ioperm - set port input/output permissions


   #include <sys/io.h> /* for glibc */

   int ioperm(unsigned long from, unsigned long num, int turn_on);


   ioperm()  sets  the  port access permission bits for the calling thread
   for num bits starting from port address from.  If turn_on  is  nonzero,
   then  permission  for  the  specified  bits is enabled; otherwise it is
   disabled.  If turn_on is nonzero, the calling thread must be privileged

   Before  Linux  2.6.8, only the first 0x3ff I/O ports could be specified
   in this manner.  For more ports, the iopl(2) system call had to be used
   (with  a level argument of 3).  Since Linux 2.6.8, 65,536 I/O ports can
   be specified.

   Permissions are inherited by the child  created  by  fork(2)  (but  see
   NOTES).  Permissions are preserved across execve(2); this is useful for
   giving port access permissions to unprivileged programs.

   This  call  is  mostly  for  the  i386  architecture.   On  many  other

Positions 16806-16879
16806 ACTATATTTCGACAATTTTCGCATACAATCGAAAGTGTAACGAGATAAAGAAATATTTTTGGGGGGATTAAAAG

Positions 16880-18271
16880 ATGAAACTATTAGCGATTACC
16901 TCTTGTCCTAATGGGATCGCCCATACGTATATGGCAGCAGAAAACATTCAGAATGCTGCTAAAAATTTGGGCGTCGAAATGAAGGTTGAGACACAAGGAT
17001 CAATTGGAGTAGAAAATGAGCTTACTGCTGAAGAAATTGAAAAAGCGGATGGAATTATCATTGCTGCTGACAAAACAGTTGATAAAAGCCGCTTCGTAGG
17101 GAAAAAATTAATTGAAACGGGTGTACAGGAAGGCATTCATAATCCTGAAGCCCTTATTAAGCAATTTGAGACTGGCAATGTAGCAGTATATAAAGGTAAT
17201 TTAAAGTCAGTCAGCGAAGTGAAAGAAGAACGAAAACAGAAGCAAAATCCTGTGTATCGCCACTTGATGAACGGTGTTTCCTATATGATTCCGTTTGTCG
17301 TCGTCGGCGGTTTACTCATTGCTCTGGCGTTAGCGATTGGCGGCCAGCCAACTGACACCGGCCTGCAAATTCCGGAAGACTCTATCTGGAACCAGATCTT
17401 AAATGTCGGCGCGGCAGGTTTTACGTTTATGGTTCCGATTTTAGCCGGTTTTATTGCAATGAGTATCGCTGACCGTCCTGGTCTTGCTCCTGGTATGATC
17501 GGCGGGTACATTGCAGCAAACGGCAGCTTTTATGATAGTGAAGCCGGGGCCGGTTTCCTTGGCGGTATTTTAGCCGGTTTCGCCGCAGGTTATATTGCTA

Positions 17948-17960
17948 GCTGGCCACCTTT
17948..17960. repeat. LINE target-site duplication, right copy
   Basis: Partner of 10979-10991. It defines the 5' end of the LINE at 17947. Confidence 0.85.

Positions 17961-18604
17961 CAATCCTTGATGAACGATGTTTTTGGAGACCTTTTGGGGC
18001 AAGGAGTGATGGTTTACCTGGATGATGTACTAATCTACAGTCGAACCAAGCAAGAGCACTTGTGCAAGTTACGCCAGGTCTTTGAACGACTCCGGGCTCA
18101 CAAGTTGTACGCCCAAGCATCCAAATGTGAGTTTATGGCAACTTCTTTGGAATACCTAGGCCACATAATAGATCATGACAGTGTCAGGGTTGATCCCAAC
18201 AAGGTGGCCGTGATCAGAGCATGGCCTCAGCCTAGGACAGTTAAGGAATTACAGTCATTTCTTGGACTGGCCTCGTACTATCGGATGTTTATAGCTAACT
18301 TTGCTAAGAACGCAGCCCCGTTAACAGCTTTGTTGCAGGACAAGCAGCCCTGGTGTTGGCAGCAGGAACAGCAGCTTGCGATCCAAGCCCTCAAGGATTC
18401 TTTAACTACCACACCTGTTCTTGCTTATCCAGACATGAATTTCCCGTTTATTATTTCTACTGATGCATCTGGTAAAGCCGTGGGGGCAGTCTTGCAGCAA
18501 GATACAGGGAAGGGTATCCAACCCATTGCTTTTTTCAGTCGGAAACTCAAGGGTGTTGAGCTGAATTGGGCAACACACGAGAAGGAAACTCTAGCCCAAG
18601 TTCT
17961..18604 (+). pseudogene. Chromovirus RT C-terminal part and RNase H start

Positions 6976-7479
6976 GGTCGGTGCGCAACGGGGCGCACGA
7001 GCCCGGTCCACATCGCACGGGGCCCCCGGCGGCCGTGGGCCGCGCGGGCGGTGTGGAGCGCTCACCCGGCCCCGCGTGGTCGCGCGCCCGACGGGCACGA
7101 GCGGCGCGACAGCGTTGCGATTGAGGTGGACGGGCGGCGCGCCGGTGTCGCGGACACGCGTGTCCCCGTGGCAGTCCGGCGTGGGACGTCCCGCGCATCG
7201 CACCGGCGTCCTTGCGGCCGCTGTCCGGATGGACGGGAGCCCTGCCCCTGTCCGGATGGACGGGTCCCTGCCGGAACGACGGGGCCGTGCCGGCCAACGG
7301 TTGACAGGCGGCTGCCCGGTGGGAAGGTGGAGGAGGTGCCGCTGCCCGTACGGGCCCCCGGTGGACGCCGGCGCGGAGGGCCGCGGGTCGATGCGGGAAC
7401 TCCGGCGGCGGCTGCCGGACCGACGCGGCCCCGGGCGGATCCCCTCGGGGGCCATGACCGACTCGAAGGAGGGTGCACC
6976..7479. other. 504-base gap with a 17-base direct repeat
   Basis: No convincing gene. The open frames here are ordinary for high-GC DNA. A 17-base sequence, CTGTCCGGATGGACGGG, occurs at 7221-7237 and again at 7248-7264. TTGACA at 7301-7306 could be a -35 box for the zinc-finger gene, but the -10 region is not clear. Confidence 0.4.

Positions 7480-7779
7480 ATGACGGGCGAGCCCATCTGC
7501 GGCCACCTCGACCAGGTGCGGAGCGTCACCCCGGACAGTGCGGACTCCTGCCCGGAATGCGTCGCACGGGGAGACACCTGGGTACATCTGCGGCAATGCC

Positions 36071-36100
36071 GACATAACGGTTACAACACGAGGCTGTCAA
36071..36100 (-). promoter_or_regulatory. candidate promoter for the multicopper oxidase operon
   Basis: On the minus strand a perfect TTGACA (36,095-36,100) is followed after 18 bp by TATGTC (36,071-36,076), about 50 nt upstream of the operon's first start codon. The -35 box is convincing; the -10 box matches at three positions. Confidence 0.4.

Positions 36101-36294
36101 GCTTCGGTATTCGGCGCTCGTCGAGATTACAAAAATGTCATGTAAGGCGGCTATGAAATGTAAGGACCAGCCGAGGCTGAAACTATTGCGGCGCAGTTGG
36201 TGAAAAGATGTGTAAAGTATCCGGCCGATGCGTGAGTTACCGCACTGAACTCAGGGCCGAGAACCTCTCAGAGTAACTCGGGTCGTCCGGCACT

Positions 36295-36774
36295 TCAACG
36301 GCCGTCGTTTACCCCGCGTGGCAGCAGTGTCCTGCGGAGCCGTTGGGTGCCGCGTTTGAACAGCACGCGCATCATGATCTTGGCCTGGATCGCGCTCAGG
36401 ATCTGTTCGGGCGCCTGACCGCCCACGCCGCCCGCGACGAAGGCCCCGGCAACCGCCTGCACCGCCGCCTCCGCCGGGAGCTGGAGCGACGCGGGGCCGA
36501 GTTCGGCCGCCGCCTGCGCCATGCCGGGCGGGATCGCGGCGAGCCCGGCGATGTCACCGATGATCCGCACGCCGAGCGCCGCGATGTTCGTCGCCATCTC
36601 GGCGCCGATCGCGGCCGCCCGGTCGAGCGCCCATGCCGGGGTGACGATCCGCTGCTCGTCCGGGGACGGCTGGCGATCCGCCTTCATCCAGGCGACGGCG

architectures it does not exist or will always return an error.


   On  success,  zero is returned.  On error, -1 is returned, and errno is
   set appropriately.


   EINVAL Invalid values for from or num.

   EIO    (on PowerPC) This call is not supported.

   ENOMEM Out of memory.

   EPERM  The calling thread has insufficient privilege.


   ioperm() is Linux-specific and should not be used in programs  intended
   to be portable.


   The /proc/ioports file shows the I/O ports that are currently allocated
   on the system.

   Before Linux 2.4, permissions were not inherited by a child created  by

   Glibc has an ioperm() prototype both in <sys/io.h> and in <sys/perm.h>.
   Avoid the latter, it is available on i386 only.


   iopl(2), outb(2), capabilities(7)


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